Over the past few years, the healthcare insurance industry has been the focus of a tidal wave of changes — regulations, new market challenges, open enrollment, labor challenges with business process outsourcing, and a significantly more complex operating environment. More than ever before, healthcare insurance companies can benefit from robotic process automation (RPA). Interestingly, the question we get the most is: “Where do we start?”
While we and other vendors can help you discover the processes in detail (for example, please see our complete-package solution), perhaps we can start with identifying the operations areas that will net the most significant ROI. OpenConnect has been helping healthcare insurance companies automate for over 12 years, and here are the top four areas where we have seen our customers derive the most significant benefits from automation:
Enrollment and membership services
Provider data services
Revenue cycle management
Each of these operations has a complex need for both human and robot interaction, due to the challenge of data management. If the data is incorrect or not normalized, core systems begin to create exceptions, which drives up the need for more human labor interaction. Even worse, the patient experience suffers.
For many companies, these menial tasks and other routine data-entry processes continue to be handled manually. The cost for maintaining that status quo can be steep: it costs $57,725 to hire and employ just one data entry worker (this figure is based on data gathered from the U.S. Bureau of Labor Statistics and the Center for American Progress).
Working the plan — but staying flexible
Let’s consider the game of football (for our friends outside the U.S., we mean what you call “American football,” not what we call “soccer”). In football, the quarterback’s job is to direct his team down the field. And, although the team has a game plan, the coaching staff isn’t afraid to have the quarterback “call an audible” to adjust to the opponent’s constantly changing defensive “looks.” Using his vision of the whole playing field, the quarterback’s situationally responsive selection could be either running the ball or throwing a pass – each of which may deliver a successful outcome. In fact, the so-called “run/pass option” play has become increasingly popular, precisely because of that flexibility it gives teams.
Much like a football team’s need to change things on the fly as they see new and shifting challenges looming ahead, healthcare insurers also need the flexibility RPA can provide in their strategy. While claims tend to be the first focus, we see customers identify sub-processes every day that can change the outcome of the game — in this case, a correctly paid claim. Think back to the “top four areas” we identified earlier. We have many customers who are attacking claims adjudication and seeing trends in provider data inconsistencies. This new knowledge allows our customers to pivot and begin pointing robots at cleaning provider data, which results in improvement to all claims adjudication rates.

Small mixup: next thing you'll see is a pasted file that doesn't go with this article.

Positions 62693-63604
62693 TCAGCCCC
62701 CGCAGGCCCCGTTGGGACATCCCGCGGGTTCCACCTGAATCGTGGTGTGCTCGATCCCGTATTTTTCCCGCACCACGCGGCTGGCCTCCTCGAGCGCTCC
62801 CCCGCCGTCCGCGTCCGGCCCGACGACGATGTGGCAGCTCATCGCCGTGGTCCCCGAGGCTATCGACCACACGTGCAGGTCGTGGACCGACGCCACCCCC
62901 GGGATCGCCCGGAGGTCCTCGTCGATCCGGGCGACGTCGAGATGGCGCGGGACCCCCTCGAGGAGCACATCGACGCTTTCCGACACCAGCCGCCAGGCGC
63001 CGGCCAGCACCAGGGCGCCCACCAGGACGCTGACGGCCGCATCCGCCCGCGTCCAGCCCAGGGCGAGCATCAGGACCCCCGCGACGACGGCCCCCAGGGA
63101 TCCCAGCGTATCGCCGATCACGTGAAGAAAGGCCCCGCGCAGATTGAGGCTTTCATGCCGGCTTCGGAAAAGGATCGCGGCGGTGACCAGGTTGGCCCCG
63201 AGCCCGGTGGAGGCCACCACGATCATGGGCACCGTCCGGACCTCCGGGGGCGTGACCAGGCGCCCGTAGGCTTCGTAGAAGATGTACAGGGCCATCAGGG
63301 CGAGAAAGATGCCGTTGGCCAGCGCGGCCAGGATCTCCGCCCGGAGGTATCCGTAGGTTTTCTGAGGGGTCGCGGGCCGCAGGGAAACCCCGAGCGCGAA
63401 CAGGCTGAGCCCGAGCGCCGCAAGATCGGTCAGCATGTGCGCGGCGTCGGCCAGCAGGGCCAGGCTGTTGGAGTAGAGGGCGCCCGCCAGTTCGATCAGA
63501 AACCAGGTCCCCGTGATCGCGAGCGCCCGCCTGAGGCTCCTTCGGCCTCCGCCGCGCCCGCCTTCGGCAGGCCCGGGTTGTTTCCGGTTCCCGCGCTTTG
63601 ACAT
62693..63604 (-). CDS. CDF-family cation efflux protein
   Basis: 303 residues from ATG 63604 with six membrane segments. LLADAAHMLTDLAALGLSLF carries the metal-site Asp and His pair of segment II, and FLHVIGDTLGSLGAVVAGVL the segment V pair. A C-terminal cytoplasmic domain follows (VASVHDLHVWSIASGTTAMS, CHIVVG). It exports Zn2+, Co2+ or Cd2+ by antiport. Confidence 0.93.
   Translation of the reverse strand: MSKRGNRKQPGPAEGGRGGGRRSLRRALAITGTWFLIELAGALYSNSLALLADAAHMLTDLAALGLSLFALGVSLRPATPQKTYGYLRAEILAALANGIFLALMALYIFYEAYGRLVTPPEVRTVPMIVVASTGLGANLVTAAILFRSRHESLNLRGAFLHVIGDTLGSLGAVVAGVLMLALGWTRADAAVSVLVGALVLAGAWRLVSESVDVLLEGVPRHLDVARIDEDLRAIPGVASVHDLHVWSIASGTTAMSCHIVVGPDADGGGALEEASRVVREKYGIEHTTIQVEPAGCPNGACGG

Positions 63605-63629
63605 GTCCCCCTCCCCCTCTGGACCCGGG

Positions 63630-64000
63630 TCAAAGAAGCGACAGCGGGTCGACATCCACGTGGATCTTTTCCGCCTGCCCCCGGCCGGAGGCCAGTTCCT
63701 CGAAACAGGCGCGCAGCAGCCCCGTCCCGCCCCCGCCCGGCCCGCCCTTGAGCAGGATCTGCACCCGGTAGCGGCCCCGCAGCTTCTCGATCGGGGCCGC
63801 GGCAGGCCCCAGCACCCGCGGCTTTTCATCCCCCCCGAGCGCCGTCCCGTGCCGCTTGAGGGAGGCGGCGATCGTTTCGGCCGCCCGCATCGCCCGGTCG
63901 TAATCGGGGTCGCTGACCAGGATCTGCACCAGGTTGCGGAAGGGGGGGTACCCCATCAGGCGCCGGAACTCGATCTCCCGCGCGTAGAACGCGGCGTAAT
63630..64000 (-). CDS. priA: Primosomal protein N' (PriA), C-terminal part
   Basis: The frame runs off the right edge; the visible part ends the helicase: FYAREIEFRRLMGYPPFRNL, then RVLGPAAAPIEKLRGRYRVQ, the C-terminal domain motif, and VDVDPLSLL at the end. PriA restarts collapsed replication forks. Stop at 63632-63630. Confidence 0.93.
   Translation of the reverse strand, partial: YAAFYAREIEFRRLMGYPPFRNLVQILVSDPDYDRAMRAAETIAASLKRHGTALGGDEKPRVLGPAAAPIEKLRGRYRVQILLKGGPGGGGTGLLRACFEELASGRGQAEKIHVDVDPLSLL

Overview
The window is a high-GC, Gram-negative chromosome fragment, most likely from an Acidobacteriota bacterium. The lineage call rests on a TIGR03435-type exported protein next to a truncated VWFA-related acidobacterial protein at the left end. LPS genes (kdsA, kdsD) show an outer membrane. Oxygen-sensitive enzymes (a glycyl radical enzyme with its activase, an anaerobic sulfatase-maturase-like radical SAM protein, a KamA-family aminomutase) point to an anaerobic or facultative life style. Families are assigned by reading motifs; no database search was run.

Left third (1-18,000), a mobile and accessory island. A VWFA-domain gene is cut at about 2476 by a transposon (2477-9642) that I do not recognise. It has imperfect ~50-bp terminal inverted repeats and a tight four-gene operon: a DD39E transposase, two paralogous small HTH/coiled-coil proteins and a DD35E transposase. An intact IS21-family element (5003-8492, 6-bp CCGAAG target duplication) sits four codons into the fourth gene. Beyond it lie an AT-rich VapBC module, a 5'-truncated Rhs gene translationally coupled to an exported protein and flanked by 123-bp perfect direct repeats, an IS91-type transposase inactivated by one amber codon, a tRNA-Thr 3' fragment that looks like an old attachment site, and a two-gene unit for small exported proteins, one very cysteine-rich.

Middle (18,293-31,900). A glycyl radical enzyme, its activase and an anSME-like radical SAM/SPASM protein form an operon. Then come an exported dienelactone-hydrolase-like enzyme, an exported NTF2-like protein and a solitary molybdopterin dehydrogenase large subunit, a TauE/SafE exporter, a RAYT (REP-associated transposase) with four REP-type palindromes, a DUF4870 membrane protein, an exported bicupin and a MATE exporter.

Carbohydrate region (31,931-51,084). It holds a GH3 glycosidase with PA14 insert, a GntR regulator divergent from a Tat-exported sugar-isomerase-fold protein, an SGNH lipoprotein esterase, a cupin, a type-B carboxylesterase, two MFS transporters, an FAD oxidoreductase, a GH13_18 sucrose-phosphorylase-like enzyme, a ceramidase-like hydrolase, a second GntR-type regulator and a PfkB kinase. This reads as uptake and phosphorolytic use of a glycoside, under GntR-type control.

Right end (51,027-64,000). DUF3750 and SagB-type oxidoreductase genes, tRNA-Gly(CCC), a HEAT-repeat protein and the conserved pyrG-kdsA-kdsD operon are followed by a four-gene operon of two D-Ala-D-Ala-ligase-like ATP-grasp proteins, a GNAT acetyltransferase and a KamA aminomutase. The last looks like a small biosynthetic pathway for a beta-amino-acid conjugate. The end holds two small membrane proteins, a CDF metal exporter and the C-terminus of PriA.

This is the benefit you achieve when robots are implemented based on detailed analysis performed before the implementation. Even when employees are buried in manual data entry work, they’re hard-pressed to raise the level of the team’s or company’s performance. Starting an automation strategy opens the lens to “calling audibles” for your operational performance. Just like a team that sticks to a game plan even after it’s become clear the other side has overcome it, an annual business plan that involves throwing more human labor and overtime at a problem doesn’t work anymore.
So, as you embrace automation for all the benefits it can and will bring you, be sure to choose not only a vendor but also a plan that will give you maximum flexibility to meet your challenges — both the ones you can see now and the ones you can’t quite see yet.
As Senior Vice President, Michael Cupps is responsible for sales and channels to support customer growth across all industries. With over 25 years of experience in the technology sector, Cupps has expertise in business process management, content management, and social collaboration solutions. Prior to joining OpenConnect, Cupps was Vice President of Americas at Zimbra, Inc. where he led the sales and channel efforts representing the Zimbra Community. He previously held the SVP of Americas position for OpenText, Software AG, Vignette and McAfee. Cupps received his degree from the Texas Tech University where he earned a Bachelor of Science in International Trade.